Toddler Pants Policy: All toddler students change into cotton training pants with plastic covers when they come inside from the playground. This helps them become aware of their need to use the toilet and makes it easy for them to change out of and into fresh pants independently. We keep a supply of extra pants at school and will wash our pants here, but will send your child’s pants home to be laundered. We will make sure your child is changed back into the clothes she arrived in before pick-up time. Although it may be easier to use a diaper when travelling in the car and running errands, we recommend that you purchase a supply of training pants so your child can practice using them at home. With a child-sized potty or seat, a basket of fresh pants, and a pail in which to place the soiled pants your child will enjoy the independence of using the toilet much more quickly than if she were in diapers all day. We’ve spent the past two years testing this theory with one campus using diapers and the other implementing the pants policy. 91% of students using training pants were independent or close to it by the end of the school year as opposed to 67% of the children who wore diapers and pull-ups. It means more laundry for all of us but just as we give older children every opportunity to learn to read and write when they are ready, we want to offer the same opportunity to toddlers learning to use the toilet. They just need lots of practice. You can order Gerber cotton training pants online for about $7/3 pack.The Gerber waterproof pants are about $2 each.
Cottonwoods Class taught by Stevie Harrison and Kim Norman
Turquoise Class taught by Jules Manning and Leah Morisi
Rainbow Class taught by Anne Weinrauch
Students can be dropped off at the front gate between 8:45 and 9:00 am where a teacher will greet them. Please pull up in the drop off lane so the students can exit the car safely onto the sidewalk.
EC morning students will be picked up at the playground gate between 11:45 and noon. Pick up for Enrichment, Emergent and Prep students is at the playground gate between 2:45 and 3:00 pm. A teacher will be on the sidewalk to help your child into the car. If you want to get out of the car, please park in the parking lot and walk to the playground to pick up your child.
EC students should bring a backpack with a water bottle, change of clothes, slippers or indoor shoes and room to bring work home. They should be quite independent in dressing for the out-of-doors so please make sure your child can easily put on and take off her own shoes. Velcro, slip-ons or shoes with large buckles are a must until the child learns to tie laces at around 5 years of age.Afternoon students will need a lunch as well (see “Lunch Guidelines” below) Continuing students need to bring back their workbooks which will be kept in cubbies except during vacations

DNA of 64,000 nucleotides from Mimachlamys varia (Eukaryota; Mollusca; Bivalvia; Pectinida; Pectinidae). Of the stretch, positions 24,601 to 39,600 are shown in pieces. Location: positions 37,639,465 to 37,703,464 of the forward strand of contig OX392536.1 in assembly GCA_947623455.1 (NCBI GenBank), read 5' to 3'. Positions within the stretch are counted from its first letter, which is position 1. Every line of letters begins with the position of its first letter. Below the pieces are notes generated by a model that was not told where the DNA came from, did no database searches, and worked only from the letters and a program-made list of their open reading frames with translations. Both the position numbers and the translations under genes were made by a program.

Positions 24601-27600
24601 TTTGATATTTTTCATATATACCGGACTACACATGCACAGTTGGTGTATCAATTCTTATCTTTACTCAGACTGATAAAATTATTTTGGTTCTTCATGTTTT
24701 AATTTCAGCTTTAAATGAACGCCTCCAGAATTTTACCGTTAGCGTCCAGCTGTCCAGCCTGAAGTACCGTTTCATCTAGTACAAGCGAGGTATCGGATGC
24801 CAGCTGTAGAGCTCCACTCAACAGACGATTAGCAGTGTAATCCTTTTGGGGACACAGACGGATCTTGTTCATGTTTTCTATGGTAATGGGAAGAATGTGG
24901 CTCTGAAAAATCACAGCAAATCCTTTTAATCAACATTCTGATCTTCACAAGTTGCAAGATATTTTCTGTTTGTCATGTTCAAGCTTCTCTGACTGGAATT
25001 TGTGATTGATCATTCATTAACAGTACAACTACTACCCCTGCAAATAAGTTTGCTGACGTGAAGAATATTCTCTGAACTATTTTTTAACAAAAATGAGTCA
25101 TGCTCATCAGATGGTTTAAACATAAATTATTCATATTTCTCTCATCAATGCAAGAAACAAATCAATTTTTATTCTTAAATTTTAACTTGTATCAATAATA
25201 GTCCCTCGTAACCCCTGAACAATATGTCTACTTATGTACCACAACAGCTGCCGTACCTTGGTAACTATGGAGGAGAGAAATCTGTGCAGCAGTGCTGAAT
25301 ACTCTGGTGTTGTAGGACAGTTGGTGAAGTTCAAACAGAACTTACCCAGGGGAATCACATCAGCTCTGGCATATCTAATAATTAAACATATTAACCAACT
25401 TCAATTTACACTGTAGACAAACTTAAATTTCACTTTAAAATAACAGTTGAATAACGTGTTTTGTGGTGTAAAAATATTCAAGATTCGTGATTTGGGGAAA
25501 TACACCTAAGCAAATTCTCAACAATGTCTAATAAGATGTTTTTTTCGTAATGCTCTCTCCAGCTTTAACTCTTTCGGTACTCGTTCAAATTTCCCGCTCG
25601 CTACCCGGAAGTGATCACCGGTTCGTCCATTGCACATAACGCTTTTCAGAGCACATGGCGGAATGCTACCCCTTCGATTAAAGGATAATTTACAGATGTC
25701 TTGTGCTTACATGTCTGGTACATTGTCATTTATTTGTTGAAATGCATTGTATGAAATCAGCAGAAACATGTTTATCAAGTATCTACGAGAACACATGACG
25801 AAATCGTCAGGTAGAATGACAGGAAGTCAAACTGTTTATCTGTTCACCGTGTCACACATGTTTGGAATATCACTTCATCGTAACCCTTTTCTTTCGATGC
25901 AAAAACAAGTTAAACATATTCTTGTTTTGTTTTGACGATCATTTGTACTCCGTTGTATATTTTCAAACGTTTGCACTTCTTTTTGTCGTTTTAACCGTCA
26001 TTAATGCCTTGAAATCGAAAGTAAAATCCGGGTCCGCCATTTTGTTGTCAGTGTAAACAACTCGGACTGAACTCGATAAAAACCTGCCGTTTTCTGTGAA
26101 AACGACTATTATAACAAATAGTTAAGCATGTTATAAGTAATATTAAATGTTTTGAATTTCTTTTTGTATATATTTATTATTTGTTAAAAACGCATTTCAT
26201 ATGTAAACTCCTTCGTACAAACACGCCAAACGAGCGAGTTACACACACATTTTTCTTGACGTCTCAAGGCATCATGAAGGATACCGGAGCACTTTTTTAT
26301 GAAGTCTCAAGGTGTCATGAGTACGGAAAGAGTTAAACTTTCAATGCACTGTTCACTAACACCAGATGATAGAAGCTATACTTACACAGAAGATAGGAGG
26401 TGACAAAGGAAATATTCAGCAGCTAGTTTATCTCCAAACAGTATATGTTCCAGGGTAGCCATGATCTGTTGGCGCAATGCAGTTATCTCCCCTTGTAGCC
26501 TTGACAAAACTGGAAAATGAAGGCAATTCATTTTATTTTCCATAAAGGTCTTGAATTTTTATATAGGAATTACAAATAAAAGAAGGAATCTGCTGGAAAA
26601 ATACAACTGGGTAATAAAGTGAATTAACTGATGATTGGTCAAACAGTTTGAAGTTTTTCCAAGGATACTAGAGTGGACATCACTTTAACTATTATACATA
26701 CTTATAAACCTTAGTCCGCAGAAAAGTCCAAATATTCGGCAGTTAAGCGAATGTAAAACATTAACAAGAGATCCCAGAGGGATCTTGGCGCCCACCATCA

Moose Tracks Lower Elementary taught by Michelle Aldrich
Eagle’s Nest Upper Elementary taught by Erin Martin
Elementary students can be dropped off at the playground gate between 8:30 and 8:45 am where a member of our faculty will be waiting to greet them.
Pick-up is at the playground gate between 3:00 and 3:15 pm.
Elementary students will need a lunch (see “Lunch Guidelines”), and the items listed below, most of which can be purchased at WalMart for around $60. (Please do not buy paper, pens or mechanical pencils.) The school supplies paper, erasers, planners, journals and art materials.
The Elementary student will need:
Fall is a good time to shop for deals on camping equipment for this year’s family camp-outs in September and May. You and your child should have a tent, sleeping bag, a flashlight, an emergency whistle, good hiking shoes and rain gear. Students take weekly field trips and are outside in all kinds of weather. We believe there is no such thing as bad weather, just bad clothing!
The outdoor curriculum is an important part of the Elementary student’s education. The first weeks of school the children will be working on team-building activities to get to know themselves and each other. This culminates in the Fall Family Campout Thursday and Friday, September 5th & 6th. There will be field trips every Friday throughout the year including many hiking trips into the surrounding hills. The annual Spring Family River Trip (a 2 – 4-day camping trip to Moab) is planned for May 8th -9th. These trips will require parental assistance with driving and preparing meals. Although they will take much work and planning on everyone’s part, these outdoor expeditionary learning experiences give the student a valuable opportunity to integrate classroom knowledge in a real world experience such as planning and preparing a meal for all the parents or studying the local flora. The outdoor classroom is every bit as important as the indoor counterpart. If your child must miss an outdoor experience for any reason please ask Michelle or Erin for a homework packet to supply similar experiences. On top of the educational importance, our family camping trips are always lots of fun and are guaranteed to create long lasting memories and friendships. Please plan to join us for this year’s Family Campout and bring your best campfire stories! Details will follow…